‘First Impressions Say the Most’ —But does the same apply in a wound care center?
- Tue, 2/8/11 - 2:46pm
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Nancy Collins, PhD, RD, LD/N, FAPWCA
According to MindTools.com, it takes just a quick glance, maybe three seconds, for someone to evaluate you upon meeting for the first time. In this short amount of time, one can quickly form an opinion about another. As professionals, we are well aware that first impressions are important for various reasons not the least of which is the fact that they are incredibly difficult to change. But what about the first impressions of a wound care center? Do these first impressions count?
Allow me tell you about a recent visit I made to an outpatient wound clinic so you can judge for yourself. The center is affiliated with a hospital but located in an offsite medical office building. Upon opening the door to the suite, I scanned the empty waiting room and immediately noticed it was dark and dirty. I walked up to the reception desk only to find the receptionist face down on her desk. She greeted me with a big yawn and outstretched arms after I tapped her desk and said “Hello!” “Wow… I didn’t get much sleep last night,” she grunted. I asked for the doctor and she directed me to sit down. The waiting room was sorely in need of thorough cleaning and a coat of fresh paint. The chairs were all narrow armchairs set too closely together. I thought about my overweight patients with diabetic foot ulcers and how the seating certainly wasn’t appropriate for anyone with a body mass index greater than 30. I picked up what I thought was a recent issue of TIME to occupy myself as I waited, only to find out the issue was two years old. I did not form a very good first impression of this place. In fact, I started to get a sinking feeling in the pit of my stomach as I tried to understand how a wound center directed by a colleague with a stellar reputation could appear so bleak and dismal. I felt so badly for the patients who were probably nervous about coming in the first place and to make matters worse were subject to this.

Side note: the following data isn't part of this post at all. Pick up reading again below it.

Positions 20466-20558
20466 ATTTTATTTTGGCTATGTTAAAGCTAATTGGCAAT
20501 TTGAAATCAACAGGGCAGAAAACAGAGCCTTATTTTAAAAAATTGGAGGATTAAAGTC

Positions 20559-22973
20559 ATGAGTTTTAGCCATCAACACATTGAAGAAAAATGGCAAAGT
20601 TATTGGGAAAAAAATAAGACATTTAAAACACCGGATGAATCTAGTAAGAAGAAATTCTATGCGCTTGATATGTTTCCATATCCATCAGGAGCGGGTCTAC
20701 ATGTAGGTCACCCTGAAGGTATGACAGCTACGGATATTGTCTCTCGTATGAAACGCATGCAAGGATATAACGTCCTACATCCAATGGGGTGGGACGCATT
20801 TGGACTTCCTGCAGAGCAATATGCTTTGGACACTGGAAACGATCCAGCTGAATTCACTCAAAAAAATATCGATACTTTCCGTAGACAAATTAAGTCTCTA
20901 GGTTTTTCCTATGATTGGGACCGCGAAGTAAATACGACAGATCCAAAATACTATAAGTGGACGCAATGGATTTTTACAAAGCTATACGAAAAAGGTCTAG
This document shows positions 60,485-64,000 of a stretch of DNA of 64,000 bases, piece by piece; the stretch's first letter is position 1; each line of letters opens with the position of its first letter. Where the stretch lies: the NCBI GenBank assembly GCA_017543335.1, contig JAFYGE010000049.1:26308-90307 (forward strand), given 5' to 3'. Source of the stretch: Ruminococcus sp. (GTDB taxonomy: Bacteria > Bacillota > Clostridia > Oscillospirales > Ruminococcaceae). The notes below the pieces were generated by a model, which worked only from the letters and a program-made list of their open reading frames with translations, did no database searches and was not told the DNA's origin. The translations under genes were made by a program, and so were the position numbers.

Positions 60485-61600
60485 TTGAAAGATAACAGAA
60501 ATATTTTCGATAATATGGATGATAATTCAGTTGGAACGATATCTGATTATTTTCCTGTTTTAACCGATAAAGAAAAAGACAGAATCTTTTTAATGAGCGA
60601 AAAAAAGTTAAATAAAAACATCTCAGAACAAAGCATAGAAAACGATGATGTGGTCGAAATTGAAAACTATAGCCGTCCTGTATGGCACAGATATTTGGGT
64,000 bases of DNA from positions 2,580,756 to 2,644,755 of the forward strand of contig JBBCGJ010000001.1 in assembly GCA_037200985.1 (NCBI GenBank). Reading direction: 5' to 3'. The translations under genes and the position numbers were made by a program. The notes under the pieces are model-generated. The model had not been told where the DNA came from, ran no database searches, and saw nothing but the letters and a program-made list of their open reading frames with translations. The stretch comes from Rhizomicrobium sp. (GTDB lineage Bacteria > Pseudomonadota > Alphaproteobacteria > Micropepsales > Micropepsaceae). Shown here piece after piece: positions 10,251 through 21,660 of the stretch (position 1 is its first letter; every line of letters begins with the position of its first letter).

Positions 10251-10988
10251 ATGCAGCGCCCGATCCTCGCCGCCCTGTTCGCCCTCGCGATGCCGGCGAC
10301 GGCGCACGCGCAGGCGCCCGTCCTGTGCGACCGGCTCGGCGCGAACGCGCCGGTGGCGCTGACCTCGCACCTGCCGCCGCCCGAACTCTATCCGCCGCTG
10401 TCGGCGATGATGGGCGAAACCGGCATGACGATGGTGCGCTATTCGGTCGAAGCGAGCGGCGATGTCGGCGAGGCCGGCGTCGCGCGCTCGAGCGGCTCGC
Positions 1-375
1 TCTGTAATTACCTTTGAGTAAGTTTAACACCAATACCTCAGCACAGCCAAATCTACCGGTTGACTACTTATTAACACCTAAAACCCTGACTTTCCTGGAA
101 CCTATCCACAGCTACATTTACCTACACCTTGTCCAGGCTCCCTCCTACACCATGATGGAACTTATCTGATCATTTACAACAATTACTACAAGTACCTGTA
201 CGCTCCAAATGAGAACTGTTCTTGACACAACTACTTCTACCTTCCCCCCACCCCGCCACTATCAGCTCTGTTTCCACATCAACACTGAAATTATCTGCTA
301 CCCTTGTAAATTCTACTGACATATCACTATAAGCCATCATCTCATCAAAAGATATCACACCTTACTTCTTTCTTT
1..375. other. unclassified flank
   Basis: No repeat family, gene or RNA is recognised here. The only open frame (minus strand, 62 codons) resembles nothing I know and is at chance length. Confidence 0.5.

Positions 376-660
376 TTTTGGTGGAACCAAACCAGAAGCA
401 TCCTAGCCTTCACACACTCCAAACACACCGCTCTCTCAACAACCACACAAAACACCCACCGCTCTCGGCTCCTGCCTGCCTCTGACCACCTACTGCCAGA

To pass the time, I began to ponder. I imagined what I could do with a small budget to spruce up the atmosphere. I envisioned aesthetic color on the walls and several framed educational posters illuminated by brighter lighting. I saw some new wider chairs, a table with current reading material, some nice plants or maybe a fish tank. A big empty wall was perfect for a rack filled with educational materials. Patient nerves would be instantly calmed with light music serenading a more relaxed atmosphere. A water cooler to combat the Florida heat and humidity would also be appreciated. Last but certainly not least, the suite door would have a bell so that as soon as it was opened the staff would be alerted to greet every newcomer with a smile.
Budgets are tight and we are all doing more with less but how much is it costing you when patients don’t return because of a neglected physical plant or a poor first impression? Take a look around your wound care center and view it from the patient’s point of view. See if you like your own first impression. A trip to the wound center for debridement is not most people’s choice of how to spend the afternoon. With a small effort we can at least make it as pleasant as possible.